Delta moving northeast to Louisiana, brushing Houston with winds

2 pm CT Friday Update: Hurricane Delta is now moving north-northeast toward Louisiana, and will make landfall later this afternoon or early evening, likely around sunset. Delta has weakened slightly, to 110 mph, but because it has grown into a large storm it will push a powerful storm surge into Vermillion Bay and nearby areas. Its winds will batter areas already devastated by Hurricane Laura just six weeks ago.

The winds we’re feeling in Houston today are due to that expanding wind field. Galveston Island recently recorded a gust of 58 mph, to go along with sustained winds of 45 mph—above Tropical Storm levels. Further inland, many locations in Houston have recorded gusts of 30 mph or above today. These winds are probably about at their maximum levels, and will begin to wind down later this afternoon or early evening as Delta moves further to the northeast.

Map of wind gusts and radar at 1:30 pm CT Friday. (National Weather Service)

As expected, rains have been falling primarily over the eastern half of the metro area, with as much as 1 inch near Galveston Bay, while no rain has come down over West Houston. Expect rain chances to ebb later this afternoon and evening as well.

It’s a similar story with tides and waves along the coast, but the storm’s approach at low tide (this afternoon) is helping to mitigate some of the surge we’re seeing along the upper Texas coast. We still expect to see a fair amount of beach erosion.

Delta will move quickly away tonight. The bottom line is that beginning tomorrow, summer returns to Houston, with sunny skies and, by Sunday, highs in the 90s. With fair weather over head, we should probably be thinking about what we can do to help our hard-hit neighbors to the east in Louisiana. They have endured a terrible one-two punch from the tropics this year.

We’ll see you on Monday morning.

13 thoughts on “Delta moving northeast to Louisiana, brushing Houston with winds

    1. Keith

      Google Lake Charles relief efforts. Or any other city you are interested in. Most have banks set up to take monetary donations.

    2. meligal

      Sophia – water, electrolyte beverages, easy foods, tarps, gloves, trash bags, gas/fuel, and gas cans for generators, chainsaws, four-wheelers, etc. Think about things you might need if you lost power or a tree fell on your home and you couldn’t get to any stores. Speaking from experience after Hurricane Harvey, money sent to the Red Cross or similar may not ever make it to most in need. I was part of a relief effort after Hurricane Laura and the organization I contributed to was able to deliver five (packed!) truckloads of food and other items in LA that helped 20-25 families. They were SO grateful. Hopefully someone that is able to go out there again can chime in below. If my acquaintance is going again, I’ll update/reply. I do know a lot of churches assisted previously – try searching on Facebook for “Hurricane Delta relief”.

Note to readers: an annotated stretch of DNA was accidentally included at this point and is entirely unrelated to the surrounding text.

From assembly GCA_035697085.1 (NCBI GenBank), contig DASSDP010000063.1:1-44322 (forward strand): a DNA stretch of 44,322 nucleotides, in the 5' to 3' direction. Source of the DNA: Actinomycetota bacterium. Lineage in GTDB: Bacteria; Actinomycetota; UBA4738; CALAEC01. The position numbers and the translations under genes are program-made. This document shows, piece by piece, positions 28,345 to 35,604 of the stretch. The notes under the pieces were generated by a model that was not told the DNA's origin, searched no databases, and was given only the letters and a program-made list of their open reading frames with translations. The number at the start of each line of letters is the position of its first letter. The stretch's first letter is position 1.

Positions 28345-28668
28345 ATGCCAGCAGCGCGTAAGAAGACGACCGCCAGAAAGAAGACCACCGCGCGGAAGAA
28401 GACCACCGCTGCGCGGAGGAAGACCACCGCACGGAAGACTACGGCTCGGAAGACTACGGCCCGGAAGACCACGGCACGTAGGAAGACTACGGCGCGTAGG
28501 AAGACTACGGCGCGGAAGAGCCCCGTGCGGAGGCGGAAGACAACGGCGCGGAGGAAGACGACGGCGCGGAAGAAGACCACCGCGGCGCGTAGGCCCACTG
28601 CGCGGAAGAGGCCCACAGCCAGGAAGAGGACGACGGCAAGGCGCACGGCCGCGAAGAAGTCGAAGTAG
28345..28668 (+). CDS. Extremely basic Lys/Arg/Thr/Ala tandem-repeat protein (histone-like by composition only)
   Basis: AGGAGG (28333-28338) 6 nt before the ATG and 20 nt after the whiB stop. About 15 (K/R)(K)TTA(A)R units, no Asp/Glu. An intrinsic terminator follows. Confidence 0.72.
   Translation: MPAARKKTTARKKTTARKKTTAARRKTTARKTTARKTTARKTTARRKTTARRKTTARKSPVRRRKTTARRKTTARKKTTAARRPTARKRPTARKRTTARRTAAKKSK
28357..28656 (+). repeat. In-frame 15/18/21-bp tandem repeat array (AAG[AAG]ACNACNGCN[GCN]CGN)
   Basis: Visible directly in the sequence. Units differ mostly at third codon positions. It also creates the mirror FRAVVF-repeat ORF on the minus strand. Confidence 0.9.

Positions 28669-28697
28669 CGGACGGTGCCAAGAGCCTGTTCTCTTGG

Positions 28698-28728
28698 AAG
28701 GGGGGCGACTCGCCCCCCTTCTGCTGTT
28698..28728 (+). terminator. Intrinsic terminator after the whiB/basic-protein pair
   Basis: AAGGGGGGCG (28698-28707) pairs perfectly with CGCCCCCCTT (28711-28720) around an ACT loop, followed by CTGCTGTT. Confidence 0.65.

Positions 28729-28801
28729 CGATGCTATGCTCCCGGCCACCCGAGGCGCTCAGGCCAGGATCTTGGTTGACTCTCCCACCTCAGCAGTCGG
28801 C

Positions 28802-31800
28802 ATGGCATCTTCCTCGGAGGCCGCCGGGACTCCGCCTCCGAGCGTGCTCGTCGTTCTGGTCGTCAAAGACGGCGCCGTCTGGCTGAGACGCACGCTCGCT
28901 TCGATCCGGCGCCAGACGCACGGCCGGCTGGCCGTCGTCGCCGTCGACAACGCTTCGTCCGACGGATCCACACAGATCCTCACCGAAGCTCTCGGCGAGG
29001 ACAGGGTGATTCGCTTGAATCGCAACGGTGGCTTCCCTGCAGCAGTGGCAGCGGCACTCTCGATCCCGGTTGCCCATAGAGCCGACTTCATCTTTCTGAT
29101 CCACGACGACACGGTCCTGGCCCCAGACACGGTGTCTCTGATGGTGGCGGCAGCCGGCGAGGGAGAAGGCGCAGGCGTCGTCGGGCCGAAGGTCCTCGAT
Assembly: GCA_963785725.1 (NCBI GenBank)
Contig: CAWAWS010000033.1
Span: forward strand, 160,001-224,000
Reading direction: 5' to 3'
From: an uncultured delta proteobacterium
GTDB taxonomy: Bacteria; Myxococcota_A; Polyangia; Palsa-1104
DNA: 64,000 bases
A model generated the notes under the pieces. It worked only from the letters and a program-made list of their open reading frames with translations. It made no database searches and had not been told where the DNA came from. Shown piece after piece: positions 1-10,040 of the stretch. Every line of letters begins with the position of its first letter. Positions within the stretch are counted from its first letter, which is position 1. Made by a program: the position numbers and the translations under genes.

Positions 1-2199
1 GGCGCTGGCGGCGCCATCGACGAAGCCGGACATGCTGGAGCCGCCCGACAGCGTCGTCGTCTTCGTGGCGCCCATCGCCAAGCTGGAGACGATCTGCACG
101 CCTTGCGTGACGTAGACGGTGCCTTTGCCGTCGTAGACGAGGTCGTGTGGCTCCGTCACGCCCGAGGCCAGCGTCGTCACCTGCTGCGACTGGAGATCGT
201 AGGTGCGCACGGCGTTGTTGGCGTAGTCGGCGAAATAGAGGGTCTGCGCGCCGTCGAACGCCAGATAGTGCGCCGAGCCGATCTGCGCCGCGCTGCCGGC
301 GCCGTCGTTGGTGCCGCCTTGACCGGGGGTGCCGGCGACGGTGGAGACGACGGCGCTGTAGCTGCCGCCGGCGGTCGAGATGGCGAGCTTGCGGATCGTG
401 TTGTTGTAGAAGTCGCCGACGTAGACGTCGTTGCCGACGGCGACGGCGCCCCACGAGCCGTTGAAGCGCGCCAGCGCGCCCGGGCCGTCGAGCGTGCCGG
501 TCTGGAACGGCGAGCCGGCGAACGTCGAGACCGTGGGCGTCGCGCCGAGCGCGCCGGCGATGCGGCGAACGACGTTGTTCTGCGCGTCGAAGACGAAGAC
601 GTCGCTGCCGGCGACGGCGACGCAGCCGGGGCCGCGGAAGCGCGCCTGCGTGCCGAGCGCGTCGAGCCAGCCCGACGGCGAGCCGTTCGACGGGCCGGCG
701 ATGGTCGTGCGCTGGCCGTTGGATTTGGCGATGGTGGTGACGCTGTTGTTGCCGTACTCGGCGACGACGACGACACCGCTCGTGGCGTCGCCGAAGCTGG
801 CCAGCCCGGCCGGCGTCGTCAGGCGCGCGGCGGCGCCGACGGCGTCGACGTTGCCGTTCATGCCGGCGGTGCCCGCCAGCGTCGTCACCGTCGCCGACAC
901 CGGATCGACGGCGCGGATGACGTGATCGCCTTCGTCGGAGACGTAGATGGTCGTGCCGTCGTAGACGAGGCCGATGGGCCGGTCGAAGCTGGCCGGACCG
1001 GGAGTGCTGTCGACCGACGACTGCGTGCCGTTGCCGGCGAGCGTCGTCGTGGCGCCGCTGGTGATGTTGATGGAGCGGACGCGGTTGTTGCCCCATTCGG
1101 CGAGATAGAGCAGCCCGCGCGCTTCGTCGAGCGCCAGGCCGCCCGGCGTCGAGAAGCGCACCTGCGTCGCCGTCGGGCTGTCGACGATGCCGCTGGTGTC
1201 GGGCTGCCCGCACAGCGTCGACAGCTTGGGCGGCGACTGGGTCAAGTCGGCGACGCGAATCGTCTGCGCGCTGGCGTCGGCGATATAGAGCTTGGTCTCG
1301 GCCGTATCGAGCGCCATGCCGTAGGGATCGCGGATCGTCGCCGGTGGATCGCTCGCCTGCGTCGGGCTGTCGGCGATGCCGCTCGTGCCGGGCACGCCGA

Eric, it makes me so happy to see you encouraging Houstonians to help our neighbors. It seems obvious, but it’s a great reminder to keep them in our thoughts and try to help, if possible. I think most of us breath a sigh of relief when when we are spared from something like this, then just go on with life, thinking about our weekend plans or worrying about what water feature we can take our kids to enjoy maybe one more time. Meanwhile, others to the east are reliving the hell they just went through, making PTSD worse – dealing with that same heat and having no choice but to be outside, hungry and sweaty, cleaning up their keepsakes and memories.

  1. Keith

    A lot of folks don’t realize this but just a handful of years ago a cat 3 storm sitting on our doorstep would have led to massive evacuations. The fact that we are pretty much business as usual shows just how advanced, and trustworthy, forecasting has become.

    Kudos to all involved!

    1. Madcougar92

      Speak for yourself! I high tailed it outa hear on Wednesday when I saw that blob coming this way. I live in Katy.

      1. Keith

        Always a tough decision to make. Stay or go. I’m in the Cypress area and about the only thing that would make me evacuate is a strong cat 4 or 5 coming up through the Matagorda area.

  2. Rachel M

    Eric, I have a couple of storm related questions.

    It seems that storms tend make landfall in the evening or night hours. Is that coincidence, just my perception or is there a scientific reason behind that?
    Has there been any other year where an area or city gets hit twice in one year, especially so soon after the first storm?

    My heart goes out to Louisiana.

  3. Elaine

    Eric and Matt, do you have any suggestions for the best charities to donate money to after a storm comes through?

    1. Matt Lanza

      Unlikely to be a concern for us. Models do hint at some activity to our east in about 10 days, but by then, you’d be into never-before-seen historically late for the western Gulf, so it would have to be some kind of literally unprecedented situation to get it this far west. Long story short: Hurricane season should now be done for us in Texas.

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